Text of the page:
Wild Geese: From Freshford, Kilkenny to a life in the oil business

Vincent Dunne has amassed a wealth of experience over his 40 years in Norway

Vincent Dunne: “Norway is a highly regulated country and demands that everyone is playing their part meaning that all contribute to the welfare of the country.”

Vincent Dunne: “Norway is a highly regulated country and demands that everyone is playing their part meaning that all contribute to the welfare of the country.”


Born in Freshford in the 1950s, Vincent Dunne attended St Kieran’s College, Kilkenny as a boarder but left before taking his final exams.

“I was to finish in the technical college in Kilkenny but, due to an operation, I had to repeat an extra year. My brother was an engineer in London and I went over to him for a holiday and to recover from the operation. I got a taste for London in the early ’70s and never came back.”

Dunne’s first job was selling laboratory equipment for colleges and similar organisations. With Australia and Tasmania as his market, he earned £7 a week and paid £3.50 for digs (B&B). He stayed just a year.

“After the first year, I got a job working on the building sites and working in the headings (tunnels for the water system in London).”

Dunne met his Norwegian wife in 1973. She wasn’t impressed by his career path so, in 1975, they packed up their 3 LPs and started a new life in Norway.

Initially Dunne worked as an industrial painter on the shipyards, mostly on the west coast.

But this was the 1970s and the oil business was coming to Norway as the North Sea opened up. At the same time, the shipping business went rock bottom.

Dunne was appointed project manager for surface protection and fireproofing for the Gullfaks A platform, the first Statoil platform with concrete legs supporting, generally known as GBS (gravity based structure). Dunne bought into the company in 1986 after it had financial difficulties.

“I became CEO and, together with some very loyal and clever people around me, we built one of the leading companies in the corrosion business in Norway. In 1993, we sold the company to build it up to cope with the ever demanding oil business.”

The oil business required a multidisciplinary approach to cut costs, with oil prices dropping to record lows. Norisol became the first multi-discipline company to be awarded a contract from Statoil on the Norwegian sector. The company grew and, with 600 qualified employees, was sold to a Danish holding company in 2007.

“I’ve been in the top management since 1984 and, after spending 42 years in the same company, my time for retirement has come with the Norisol Norge AS and will be on October 31st. My current position is director for oil and gas after retiring from the chief executive’s position in 2012.”

Highly regulated

“Norway is a highly regulated country and demands that everyone is playing their part meaning that all contribute to the welfare of the country,” he says.

“It has a very transparent business culture and there is little corruption in the business. The oil business is very conservative.”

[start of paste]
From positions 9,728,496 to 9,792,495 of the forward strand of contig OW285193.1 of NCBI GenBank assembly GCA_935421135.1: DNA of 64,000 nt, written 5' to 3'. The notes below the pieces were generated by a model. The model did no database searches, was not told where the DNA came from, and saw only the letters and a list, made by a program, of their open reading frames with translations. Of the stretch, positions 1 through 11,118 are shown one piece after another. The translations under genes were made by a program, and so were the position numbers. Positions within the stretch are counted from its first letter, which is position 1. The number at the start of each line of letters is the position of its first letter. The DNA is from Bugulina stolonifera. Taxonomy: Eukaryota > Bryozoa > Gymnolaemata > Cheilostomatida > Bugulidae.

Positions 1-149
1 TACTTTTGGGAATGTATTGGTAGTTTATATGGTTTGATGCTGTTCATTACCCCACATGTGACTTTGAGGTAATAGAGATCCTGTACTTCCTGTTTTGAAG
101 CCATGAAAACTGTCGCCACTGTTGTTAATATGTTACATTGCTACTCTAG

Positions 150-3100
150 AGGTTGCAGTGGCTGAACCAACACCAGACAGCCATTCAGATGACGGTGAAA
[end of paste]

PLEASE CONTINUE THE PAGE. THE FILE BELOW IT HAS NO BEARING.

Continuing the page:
Compared to Dunne’s early experiences, this can make it challenging for outsiders to break into the market with no track record to prove themselves as a good alternative.

Dunne’s advice to anyone seeking to live or work in Norway is to be yourself and have an interest in the community around you.

“Try to get involved and learn the language. My key to success was speaking the language and being able to communicate on their terms. The Norwegian people have excellent English, both speaking and writing, but English is not their native tongue.”

He says Irish people and Norwegians share similarities in their cultures, both in music and literature.

Dunne has never regarded himself as an expat as he moved to Norway to live, whereas the expats keep together in their own community.

“I would strongly advise people to mingle with the natives and not just with expats and becoming more Irish than the Irish themselves,” he says.

Dunne’s future now is finding how he can retire and keep himself active whether in business or just privately.

“I hope to carry on in the background of the business, advising and sharing my experience. Experience collected over the past 40 years can be of use for the newcomers of tomorrow`s generation of oil people.

“I will use time advising the youth that oil and gas will play an important part in society for many generations to come.”

The oil and gas business has been on the receiving end of criticism for a long time due to environmental issues but Dunne believes there is a place for both renewables and oil and gas, if managed correctly.

Renewable energy requires major investments and it is oil and gas funds that are backing these at present, he says. He believes they must work together to find the solution not the problem.

Freshford still plays a role in Dunne’s family’s life. His wife, three daughters and grandchild are very attached to Ireland, visiting once a year since the Seventies.